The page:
Tragedy first strikes when the body of Mid-Size Sedan’s companion is discovered in a very effectively staged scene with her body [not decomposed like it probably should be] floating towards Maddox from behind as she paddles in the water and doesn’t notice until it she turns. Then Agnes suddenly dies. Both incidents cause Mid-Size Sedan’s nose to bleed. Charles begins to have passages when he turns nasty, immediately accusing Mid-Size Sedan of killing his girlfriend which introduces a theme of racial prejudice which Shyamalan holds back on following through, probably because of the American PG-13 rating which seems to seriously rein him in at times. Efforts to leave result in the members of the group blacking out and waking up back on the beach. Cuts heal in a few seconds. And most bizarrely of all, Trent, Maddox and Kara all suddenly age a fair few years. It seems that the beach is rapidly aging them by a year every half an hour, resulting in their health deteriorating. They also notice that at least one member of each family has an underlying medical condition, this being a primary reason to go on this holiday. All this is suitably mysterious and creepy, with Shyamalan’s odd staging and shooting mostly adding to the unease though sometimes drawing attention to itself. For example, Mid-Size Sedan’s first interaction with the others has him just stand there for ages looking menacing, the stereotypical menacing African-American gangsta. And the chat really is often clunky, with many of the cast seemingly unsure quite how to play it; slight send up or deadly serious.
Amid everyone struggling to find a way off the beach, Trent and Maddox discover the notebook of a previous traveler, along with what seems to be another human being in the very distance. The pacing gets increasingly frantic and we get a lot of scenes that remind us how good at intense, scary horror this director is. An encounter in a cave between Trent and Maddox and another group member who’s gone off the rails is truly edgy even though said group member isn’t actually trying to kill them. One major sequence of violence is heightened by having some out of focus – and I’m talking really out of focus here – shots being plonked in there, because they’re from the point of view of a character who’s sight impaired, though elsewhere similar shots just seem to be there because Shyamalan was trying to make up for the fact that he’s limited by how graphic he can be. He’s not even able to show us a decomposed body, though we do see some of a pretty unbelievable operation. But a cliff climb manages to be genuinely nerve-wracking; here, the frenzied camerawork really helps in selling the danger of the situation, especially as by then we’ve already seen characters meet their maker in quite quick succession. And eventually – yes – we do get a twist, which takes Old much closer to another Shyamalan film; I’m not going to say what it is, but it’s one of my favourites. It gives us some answers and adds a moral, ethical aspect which is very pertinent today and which may have you debating what side is right, though a lot of mystery concerning the cove is retained, probably a sensible choice – though those who like their bleak endings [I plead guilty] will be disappointed by the way things appear to be concluding in a really grim fashion before we get a happier and in some aspects rather pat finale.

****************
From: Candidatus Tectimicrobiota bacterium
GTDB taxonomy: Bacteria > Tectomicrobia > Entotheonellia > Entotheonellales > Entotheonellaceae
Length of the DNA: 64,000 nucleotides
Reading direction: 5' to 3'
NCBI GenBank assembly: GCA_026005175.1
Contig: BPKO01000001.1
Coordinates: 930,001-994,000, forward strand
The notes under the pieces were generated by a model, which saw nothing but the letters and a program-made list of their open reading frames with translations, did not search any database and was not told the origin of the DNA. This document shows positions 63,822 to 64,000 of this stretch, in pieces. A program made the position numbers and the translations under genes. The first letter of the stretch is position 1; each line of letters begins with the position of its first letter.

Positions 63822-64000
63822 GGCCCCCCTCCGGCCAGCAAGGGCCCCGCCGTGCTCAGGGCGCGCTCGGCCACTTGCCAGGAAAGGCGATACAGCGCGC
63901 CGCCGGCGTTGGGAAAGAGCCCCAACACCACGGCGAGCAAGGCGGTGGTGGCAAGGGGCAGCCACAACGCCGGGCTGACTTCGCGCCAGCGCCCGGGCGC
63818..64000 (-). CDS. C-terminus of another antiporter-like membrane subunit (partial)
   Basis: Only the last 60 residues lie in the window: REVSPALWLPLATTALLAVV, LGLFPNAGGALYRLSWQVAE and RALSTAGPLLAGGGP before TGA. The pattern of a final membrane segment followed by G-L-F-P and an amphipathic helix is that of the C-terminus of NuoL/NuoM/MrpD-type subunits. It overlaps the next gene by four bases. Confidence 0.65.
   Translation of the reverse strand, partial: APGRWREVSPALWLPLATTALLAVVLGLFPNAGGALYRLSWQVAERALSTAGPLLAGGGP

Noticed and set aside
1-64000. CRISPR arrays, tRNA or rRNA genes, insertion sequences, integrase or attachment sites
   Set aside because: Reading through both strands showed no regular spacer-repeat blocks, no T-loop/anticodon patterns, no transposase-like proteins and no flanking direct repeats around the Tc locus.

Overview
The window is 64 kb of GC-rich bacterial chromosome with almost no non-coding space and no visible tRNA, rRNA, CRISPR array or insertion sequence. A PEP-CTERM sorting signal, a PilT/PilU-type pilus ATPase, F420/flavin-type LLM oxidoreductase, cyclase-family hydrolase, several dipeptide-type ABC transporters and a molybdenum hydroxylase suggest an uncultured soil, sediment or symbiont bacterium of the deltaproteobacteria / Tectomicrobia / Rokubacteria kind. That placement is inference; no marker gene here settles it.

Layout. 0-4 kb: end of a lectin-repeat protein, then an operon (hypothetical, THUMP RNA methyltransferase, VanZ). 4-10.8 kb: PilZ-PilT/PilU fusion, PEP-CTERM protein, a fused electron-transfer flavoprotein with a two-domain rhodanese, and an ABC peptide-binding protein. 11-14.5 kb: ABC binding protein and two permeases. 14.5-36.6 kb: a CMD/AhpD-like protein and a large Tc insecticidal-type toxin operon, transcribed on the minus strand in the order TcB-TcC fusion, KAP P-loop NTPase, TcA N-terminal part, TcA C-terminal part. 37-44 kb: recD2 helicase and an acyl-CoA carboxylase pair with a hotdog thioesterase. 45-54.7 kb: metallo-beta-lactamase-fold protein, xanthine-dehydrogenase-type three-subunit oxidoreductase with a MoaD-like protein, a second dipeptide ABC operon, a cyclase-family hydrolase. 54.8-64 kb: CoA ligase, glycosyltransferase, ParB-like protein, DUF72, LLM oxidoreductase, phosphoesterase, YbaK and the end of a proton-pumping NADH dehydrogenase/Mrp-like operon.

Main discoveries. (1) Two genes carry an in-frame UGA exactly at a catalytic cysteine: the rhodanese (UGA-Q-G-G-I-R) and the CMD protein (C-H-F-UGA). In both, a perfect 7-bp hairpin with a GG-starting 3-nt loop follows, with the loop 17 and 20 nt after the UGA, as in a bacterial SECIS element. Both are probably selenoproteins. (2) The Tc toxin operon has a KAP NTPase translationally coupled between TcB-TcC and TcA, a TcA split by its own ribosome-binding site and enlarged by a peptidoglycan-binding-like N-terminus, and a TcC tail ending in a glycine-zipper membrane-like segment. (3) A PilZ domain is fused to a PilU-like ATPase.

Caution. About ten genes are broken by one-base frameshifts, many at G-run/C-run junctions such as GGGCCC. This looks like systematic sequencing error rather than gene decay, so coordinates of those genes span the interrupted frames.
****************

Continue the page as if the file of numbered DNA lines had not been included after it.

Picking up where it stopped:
So what are some of the goofy things? Trent grows too large for his trunks and covers himself with a towel, but the other two kids either have their clothing growing with them or have clothes ready and waiting which fit them perfectly. Wounds can heal in the blink of an eye, but not all of them it seems. We’re told that hair and nails don’t grow since these consist of dead material, yet Trent develops normal body hair. A rusty knife can cause death, but unwashed hands removing a rumour cause no problems at all. Some minor rewriting could have solved these and other issues, but it seems like Shyamalan just dashed off his screenplay quickly and then filmed it immediately. The acting is very mixed; for every strong scene performed by Vicky Krieps, we get one acted poorly by Rufus Sewell. Abbey Lee is agonisingly effective in the admittedly cliched character of a woman obsessed with looking good who has to face the fact that she’s not looking much good at all; rather than aging as gracefully as possible and seeing the particular form of beauty that can come with old age, she piles makeup on and just looks grotesque even before she indulges in some body horror that the certificate mutes a bit too much; oh why couldn’t they have gone for an ‘R’ rating?! But many of the other characters don’t seem to react naturally to what’s going on around them. The central theme is, of course; if you knew you were soon to die, what would you wish to change about the way you lived your life? Not much is made of is, but then this is a film where the deep and the ‘fun’ elements seem to be in constant warfare with not enough room for either to properly flourish. There’s one beautiful, moving scene near the end where a dying couple make their peace with each other; dialogue is brief and to the point but is allowed to speak volumes. I did enjoy some of Old, despite [maybe even because of] many of its eccentricities – but that scene hints at the deeper, more profound film that could have been. Shyamalan is 50. Maybe in a couple of decades he’ll make that film.